My prediction is that within the next 5-10 years, a significant majority of US genetic counselors will be employed  by laboratories and other biotech firms, in both patient contact and non-contact roles, and, to a lesser extent, by private practice groups that offer their services over the Internet or whatever communication technology is predominant in 2025. Until about a decade or so ago, the vast majority of genetic counselors were employed by private and academic medical centers. This is still true; if I am interpreting the 2018 PSS correctly, about 2/3 of genetic counselors are employed by medical centers, public hospitals, HMOs, private hospitals, and physician private practices. However, there were also changes in the percentage employed by laboratories and biotechs. In 2010, 10.5% of genetic counselors were employed by labs and biotechs. By 2018, that percentage more than doubled to 22.5%, and another 2% of genetic counselor were employed by telegenetics companies in 2018 (the 2010 PSS did not have an equivalent category). In other words, about a quarter of the current genetic counseling workforce is employed by labs, biotechs, and telegenetics companies.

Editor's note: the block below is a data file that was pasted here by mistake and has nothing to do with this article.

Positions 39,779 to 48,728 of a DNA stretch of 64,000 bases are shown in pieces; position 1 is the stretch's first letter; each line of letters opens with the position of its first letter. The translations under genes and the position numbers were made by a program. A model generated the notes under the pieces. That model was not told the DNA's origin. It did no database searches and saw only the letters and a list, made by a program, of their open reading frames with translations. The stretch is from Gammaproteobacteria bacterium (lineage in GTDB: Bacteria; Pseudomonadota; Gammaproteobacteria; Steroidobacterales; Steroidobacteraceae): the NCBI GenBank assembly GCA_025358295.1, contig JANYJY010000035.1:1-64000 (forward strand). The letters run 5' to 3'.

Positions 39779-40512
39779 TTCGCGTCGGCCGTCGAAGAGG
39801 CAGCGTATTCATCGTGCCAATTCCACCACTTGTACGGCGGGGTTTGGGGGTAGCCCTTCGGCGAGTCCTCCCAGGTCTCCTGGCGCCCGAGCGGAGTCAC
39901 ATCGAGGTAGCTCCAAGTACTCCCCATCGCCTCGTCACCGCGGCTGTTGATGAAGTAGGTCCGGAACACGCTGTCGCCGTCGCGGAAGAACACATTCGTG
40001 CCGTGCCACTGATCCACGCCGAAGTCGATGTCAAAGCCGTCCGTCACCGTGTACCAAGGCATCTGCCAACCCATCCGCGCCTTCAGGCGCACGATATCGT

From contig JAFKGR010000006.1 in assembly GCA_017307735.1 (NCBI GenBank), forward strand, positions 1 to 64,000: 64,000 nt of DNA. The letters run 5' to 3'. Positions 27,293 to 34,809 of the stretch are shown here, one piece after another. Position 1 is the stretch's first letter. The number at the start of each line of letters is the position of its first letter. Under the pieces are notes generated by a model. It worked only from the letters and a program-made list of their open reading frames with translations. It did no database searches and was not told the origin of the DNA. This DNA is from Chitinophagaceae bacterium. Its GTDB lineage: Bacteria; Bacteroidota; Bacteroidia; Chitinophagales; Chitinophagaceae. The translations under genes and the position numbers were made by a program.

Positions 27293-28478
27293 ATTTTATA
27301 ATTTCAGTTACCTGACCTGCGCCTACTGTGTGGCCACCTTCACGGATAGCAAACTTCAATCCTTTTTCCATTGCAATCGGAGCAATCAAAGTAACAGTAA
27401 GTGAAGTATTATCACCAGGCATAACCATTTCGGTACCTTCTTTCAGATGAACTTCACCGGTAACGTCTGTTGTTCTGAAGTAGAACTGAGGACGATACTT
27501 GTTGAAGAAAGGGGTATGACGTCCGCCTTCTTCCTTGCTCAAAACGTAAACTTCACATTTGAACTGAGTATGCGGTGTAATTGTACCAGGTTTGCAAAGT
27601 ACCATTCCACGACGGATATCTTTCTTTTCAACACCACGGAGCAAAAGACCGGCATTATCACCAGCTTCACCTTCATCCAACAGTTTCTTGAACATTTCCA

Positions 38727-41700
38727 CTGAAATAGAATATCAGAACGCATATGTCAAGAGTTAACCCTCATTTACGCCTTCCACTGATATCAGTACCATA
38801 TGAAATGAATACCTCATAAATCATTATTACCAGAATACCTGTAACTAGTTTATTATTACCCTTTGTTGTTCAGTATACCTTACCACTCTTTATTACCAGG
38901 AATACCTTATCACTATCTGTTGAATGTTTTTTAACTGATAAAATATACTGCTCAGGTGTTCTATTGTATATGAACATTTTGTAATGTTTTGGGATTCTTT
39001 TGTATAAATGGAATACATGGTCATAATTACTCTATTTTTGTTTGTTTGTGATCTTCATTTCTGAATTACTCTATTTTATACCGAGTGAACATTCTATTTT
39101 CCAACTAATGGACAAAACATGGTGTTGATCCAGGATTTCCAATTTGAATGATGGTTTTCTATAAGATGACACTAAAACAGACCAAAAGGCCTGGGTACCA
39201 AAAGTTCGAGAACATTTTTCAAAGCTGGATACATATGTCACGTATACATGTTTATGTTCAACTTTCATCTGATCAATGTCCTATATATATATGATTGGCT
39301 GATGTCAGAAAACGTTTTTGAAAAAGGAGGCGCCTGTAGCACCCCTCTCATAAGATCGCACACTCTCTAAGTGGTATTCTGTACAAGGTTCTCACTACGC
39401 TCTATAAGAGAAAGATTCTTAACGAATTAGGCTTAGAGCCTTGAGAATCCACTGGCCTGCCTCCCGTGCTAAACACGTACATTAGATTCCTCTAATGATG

There are several factors driving this trend. First off, more laboratories are offering direct genetic counseling services to patients and thus need to hire more counselors  – Counsyl and its new owner Myriad Genetics, Color Genomics, LabCorp, and Invitae, to name a few. Second, salaries of laboratory genetic counselors are typically a good 20% higher (plus more to be made in bonuses and stock options) than those offered by medical centers, making labs more enticing to prospective employees. Third, more medical centers and large medical practices are looking to include genetic counseling among the services they provide to their patients. Since genetic counselors don’t typically generate enough income to pay their costs, medical centers may be relieved to have a laboratory provide genetic counseling to their patients, either on site or via telegenetics. Clinics would bear minimal costs and labs would get a pipeline for specimens. This in turn will create a competitive environment among labs to offer their genetic counseling services to more clinics to ensure they maintain reasonable share of the testing market. A lesser trend will be the growth of telegenetic services offered by dedicated telegenetic counseling companies and individual private practitioners (together, currently 2.2% of genetic counselors). I suspect this latter group will be limited in its employment share, in part because they will have a hard time competing with the deeper pockets of large corporations. The net effect will be that the percentage of genetic counselors employed by medical centers will decrease significantly.